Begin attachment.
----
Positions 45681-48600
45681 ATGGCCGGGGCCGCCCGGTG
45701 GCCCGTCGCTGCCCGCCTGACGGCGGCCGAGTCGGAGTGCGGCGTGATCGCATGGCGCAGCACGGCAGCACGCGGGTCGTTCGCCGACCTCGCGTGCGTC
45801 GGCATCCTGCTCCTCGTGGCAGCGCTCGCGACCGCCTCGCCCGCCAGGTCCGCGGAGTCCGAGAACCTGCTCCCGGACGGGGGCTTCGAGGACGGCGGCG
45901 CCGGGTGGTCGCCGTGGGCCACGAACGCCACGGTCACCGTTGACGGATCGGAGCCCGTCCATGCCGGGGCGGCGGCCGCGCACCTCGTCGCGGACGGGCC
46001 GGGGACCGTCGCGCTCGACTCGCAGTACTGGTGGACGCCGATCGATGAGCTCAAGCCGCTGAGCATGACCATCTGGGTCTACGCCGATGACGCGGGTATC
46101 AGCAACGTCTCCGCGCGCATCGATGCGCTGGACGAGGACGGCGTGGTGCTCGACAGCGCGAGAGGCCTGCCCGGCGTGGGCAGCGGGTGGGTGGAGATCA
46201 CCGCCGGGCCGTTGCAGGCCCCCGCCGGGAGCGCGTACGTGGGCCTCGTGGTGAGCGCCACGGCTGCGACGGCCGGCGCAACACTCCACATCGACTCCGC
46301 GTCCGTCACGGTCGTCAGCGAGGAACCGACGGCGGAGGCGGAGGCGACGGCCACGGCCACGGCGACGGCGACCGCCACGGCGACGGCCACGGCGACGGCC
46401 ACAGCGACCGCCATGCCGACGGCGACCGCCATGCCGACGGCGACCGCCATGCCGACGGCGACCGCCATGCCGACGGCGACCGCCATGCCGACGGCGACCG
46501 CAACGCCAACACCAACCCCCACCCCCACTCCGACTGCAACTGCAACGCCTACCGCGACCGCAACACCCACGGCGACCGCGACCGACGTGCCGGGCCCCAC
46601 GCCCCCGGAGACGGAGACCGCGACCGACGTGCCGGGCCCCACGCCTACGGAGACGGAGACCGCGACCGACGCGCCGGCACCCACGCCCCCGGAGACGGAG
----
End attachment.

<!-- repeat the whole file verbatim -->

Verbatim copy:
Positions 45681-48600
45681 ATGGCCGGGGCCGCCCGGTG
45701 GCCCGTCGCTGCCCGCCTGACGGCGGCCGAGTCGGAGTGCGGCGTGATCGCATGGCGCAGCACGGCAGCACGCGGGTCGTTCGCCGACCTCGCGTGCGTC
45801 GGCATCCTGCTCCTCGTGGCAGCGCTCGCGACCGCCTCGCCCGCCAGGTCCGCGGAGTCCGAGAACCTGCTCCCGGACGGGGGCTTCGAGGACGGCGGCG
45901 CCGGGTGGTCGCCGTGGGCCACGAACGCCACGGTCACCGTTGACGGATCGGAGCCCGTCCATGCCGGGGCGGCGGCCGCGCACCTCGTCGCGGACGGGCC
46001 GGGGACCGTCGCGCTCGACTCGCAGTACTGGTGGACGCCGATCGATGAGCTCAAGCCGCTGAGCATGACCATCTGGGTCTACGCCGATGACGCGGGTATC
46101 AGCAACGTCTCCGCGCGCATCGATGCGCTGGACGAGGACGGCGTGGTGCTCGACAGCGCGAGAGGCCTGCCCGGCGTGGGCAGCGGGTGGGTGGAGATCA
46201 CCGCCGGGCCGTTGCAGGCCCCCGCCGGGAGCGCGTACGTGGGCCTCGTGGTGAGCGCCACGGCTGCGACGGCCGGCGCAACACTCCACATCGACTCCGC
46301 GTCCGTCACGGTCGTCAGCGAGGAACCGACGGCGGAGGCGGAGGCGACGGCCACGGCCACGGCGACGGCGACCGCCACGGCGACGGCCACGGCGACGGCC
46401 ACAGCGACCGCCATGCCGACGGCGACCGCCATGCCGACGGCGACCGCCATGCCGACGGCGACCGCCATGCCGACGGCGACCGCCATGCCGACGGCGACCG
46501 CAACGCCAACACCAACCCCCACCCCCACTCCGACTGCAACTGCAACGCCTACCGCGACCGCAACACCCACGGCGACCGCGACCGACGTGCCGGGCCCCAC
46601 GCCCCCGGAGACGGAGACCGCGACCGACGTGCCGGGCCCCACGCCTACGGAGACGGAGACCGCGACCGACGCGCCGGCACCCACGCCCCCGGAGACGGAG